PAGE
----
New Jersey to Receive $561,458 in Wachovia Settlement
Multistate Enforcement Action Alleged Failure to Supervise Agents and
Failed to Maintain Required Electronic Communications
NEWARK – Wachovia Capital Markets LLC ("Wachovia") has paid the New Jersey Bureau of Securities civil monetary penalties of $561,458 under the terms of a settlement with the Bureau and other state securities regulators, Acting Attorney General Anne Milgram, Acting Consumer Affairs Director Stephen B. Nolan and Bureau of Securities Chief Franklin L. Widmann announced today.
The settlement resolves allegations of potential conflicts of interest between Wachovia’s research analysts and investment bankers. It includes $518,668 in penalties for failure to supervise its employees, and $42,790 in penalties for failure to preserve required records.
"Consumers must have factually accurate and unbiased information when deciding how to invest their hard-earned dollars," said Acting Attorney General Milgram. "Truth is a precious commodity. The ratings assigned to stocks must be accurate so investors can make informed decisions."
Wachovia also paid money into a fund administered by the Investor Protection Trust, a non-profit corporation set up to make grants of investor education money paid by the largest Wall Street firms in connection with the analyst research settlements in 2002-3. The Wachovia matter concludes the last of 13 such settlements.
"I am pleased that our Bureau of Securities played such an important role in the successful resolution of this case," said Acting Director Nolan. "The payment of funds for investor education will help ensure investors have the knowledge and skills they need to make the right decisions."
The settlement resolves a multistate investigation of Wachovia Capital Markets, based in Charlotte, North Carolina, which operates Wachovia Corporation’s institutional brokerage and capital markets businesses. The investigation included state securities regulators from Nebraska, Virginia and North Carolina with considerable assistance and contributions from the New Jersey Bureau of Securities and the states of Alabama, Connecticut, Georgia, Maine and Utah.
The settlement resolves the following charges:
• State investigators determined that Wachovia failed to supervise its research analysts; and
• Wachovia failed to maintain and produce in a timely manner certain books and records as required by law. Wachovia also failed to maintain a system that allowed it to locate and retrieve back-up tapes for its email system.
According to the overall terms of the settlement, Wachovia Capital Markets will pay $20 million to the state jurisdictions (50 states, plus the District of Columbia and Puerto Rico) for failing to supervise its employees in connection with potential conflicts of interest; $1.65 million for failing to preserve certain books and records; and $3 million to be used for investor education paid to the Investor Education Fund in Washington, D.C.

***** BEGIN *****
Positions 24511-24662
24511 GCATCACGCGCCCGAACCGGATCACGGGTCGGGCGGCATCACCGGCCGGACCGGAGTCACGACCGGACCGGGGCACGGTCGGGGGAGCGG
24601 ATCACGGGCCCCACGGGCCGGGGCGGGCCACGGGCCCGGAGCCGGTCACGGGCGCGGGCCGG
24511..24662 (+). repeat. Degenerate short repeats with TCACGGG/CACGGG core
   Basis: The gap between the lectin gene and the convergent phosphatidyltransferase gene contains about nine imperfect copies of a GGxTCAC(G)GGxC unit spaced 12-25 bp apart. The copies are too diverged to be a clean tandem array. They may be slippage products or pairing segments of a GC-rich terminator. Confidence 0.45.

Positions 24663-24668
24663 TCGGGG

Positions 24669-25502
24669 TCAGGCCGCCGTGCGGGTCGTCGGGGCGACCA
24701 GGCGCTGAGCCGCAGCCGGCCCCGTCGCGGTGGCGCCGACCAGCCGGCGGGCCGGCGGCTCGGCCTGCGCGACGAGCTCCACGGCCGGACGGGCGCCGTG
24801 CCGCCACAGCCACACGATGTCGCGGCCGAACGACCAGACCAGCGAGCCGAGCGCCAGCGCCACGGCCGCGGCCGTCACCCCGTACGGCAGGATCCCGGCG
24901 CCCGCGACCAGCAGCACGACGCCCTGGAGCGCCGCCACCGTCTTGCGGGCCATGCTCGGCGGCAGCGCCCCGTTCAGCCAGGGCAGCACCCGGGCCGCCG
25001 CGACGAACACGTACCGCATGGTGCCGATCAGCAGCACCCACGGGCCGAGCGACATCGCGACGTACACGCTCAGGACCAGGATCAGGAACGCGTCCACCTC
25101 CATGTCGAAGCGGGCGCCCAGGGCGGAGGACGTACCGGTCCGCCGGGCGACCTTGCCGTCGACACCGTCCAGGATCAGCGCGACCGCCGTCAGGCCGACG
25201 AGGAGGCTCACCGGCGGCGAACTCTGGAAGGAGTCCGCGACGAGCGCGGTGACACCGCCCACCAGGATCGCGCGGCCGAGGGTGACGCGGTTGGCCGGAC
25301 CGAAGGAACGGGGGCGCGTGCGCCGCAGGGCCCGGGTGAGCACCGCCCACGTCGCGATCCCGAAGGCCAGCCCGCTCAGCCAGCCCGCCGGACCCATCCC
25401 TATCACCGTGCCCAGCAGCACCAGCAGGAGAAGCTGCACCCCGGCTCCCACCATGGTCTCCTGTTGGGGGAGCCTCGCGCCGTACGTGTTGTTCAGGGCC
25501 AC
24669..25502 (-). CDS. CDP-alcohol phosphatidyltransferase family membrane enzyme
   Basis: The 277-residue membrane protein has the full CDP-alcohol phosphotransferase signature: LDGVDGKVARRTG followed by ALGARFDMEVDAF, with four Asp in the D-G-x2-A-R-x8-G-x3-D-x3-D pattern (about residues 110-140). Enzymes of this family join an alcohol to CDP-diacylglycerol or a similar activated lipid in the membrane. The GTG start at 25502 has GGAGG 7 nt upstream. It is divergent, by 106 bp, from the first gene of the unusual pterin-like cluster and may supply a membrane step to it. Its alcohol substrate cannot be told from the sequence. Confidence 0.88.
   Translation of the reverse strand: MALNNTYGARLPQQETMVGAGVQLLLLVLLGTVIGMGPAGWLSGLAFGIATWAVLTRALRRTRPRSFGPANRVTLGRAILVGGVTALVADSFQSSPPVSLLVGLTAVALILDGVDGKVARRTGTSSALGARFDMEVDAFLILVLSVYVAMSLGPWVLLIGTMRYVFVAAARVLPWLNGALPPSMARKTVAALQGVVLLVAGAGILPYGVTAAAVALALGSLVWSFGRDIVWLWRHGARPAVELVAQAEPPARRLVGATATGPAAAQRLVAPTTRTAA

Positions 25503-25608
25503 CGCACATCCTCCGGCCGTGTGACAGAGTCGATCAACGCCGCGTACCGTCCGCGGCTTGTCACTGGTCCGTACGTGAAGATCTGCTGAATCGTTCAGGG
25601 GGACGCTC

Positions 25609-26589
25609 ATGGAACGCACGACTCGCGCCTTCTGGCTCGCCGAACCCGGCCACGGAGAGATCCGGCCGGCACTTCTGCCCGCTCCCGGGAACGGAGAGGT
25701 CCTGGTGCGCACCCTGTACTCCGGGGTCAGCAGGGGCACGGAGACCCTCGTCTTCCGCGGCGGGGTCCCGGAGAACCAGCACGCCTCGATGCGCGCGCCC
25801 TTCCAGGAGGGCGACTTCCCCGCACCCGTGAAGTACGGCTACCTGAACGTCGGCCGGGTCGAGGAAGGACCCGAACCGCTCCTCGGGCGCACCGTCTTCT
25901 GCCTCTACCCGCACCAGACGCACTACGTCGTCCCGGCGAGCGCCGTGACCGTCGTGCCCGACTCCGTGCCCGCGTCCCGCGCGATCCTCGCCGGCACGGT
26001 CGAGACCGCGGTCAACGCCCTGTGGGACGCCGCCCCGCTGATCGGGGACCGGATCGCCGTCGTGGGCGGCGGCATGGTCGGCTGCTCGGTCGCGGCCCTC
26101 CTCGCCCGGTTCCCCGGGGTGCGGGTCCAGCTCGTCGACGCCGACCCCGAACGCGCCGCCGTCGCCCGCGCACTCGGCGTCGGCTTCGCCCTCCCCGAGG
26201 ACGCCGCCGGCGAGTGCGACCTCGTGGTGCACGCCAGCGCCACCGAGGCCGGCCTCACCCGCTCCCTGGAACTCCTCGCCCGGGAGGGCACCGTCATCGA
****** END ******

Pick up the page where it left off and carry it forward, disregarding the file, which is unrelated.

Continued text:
"The Wachovia case illustrates once again how leveraging the resources of state securities regulators around the country benefits investors nationwide and each of the states." Widmann said. "New Jersey benefits directly from the work of our colleagues in these other states by having another major firm pay for its misdeeds and change its behavior."
New Jersey had a key leadership role in the research analyst cases, including Wachovia. Bureau of Securities Chief Widmann was the Co-chair of the NASAA Analyst Research Task Force Steering Committee that organized and coordinated the efforts of 45 states in the investigations of 13 of research analyst conflicts of interest cases, including the Wachovia matter. Widmann also directly assisted the lead states on the Wachovia case.
In addition to the Wachovia matter, the analyst investigations resulted in settlements with Bear Stearns, Citigroup, Credit Suisse First Boston, Deutsche Bank, Goldman Sachs, J.P. Morgan Chase, Lehman Brothers, Merrill Lynch, Morgan Stanley, Thomas Weisel Partners, UBS Financial Services/UBS Warburg and U.S. Bancorp Piper Jaffray.
The Bureau of Securities received nearly $13 million in civil monetary penalties in connection with the research analyst cases. Overall, the research analyst cases resulted in the $1.4 billion dollar "global" settlement between the firms and the state regulators, the U.S. Securities and Exchange Commission, NASD and New York Stock Exchange. The SEC, NASD and NYSE did not participate in the Wachovia matter. The 52 state jurisdictions received more than $487 million in civil penalties as a result of the global settlement.
The matter was handled at the New Jersey Bureau of Securities by Bureau Chief Franklin Widmann. Deputy Attorney Victoria Manning of the Division of Law assisted the Bureau.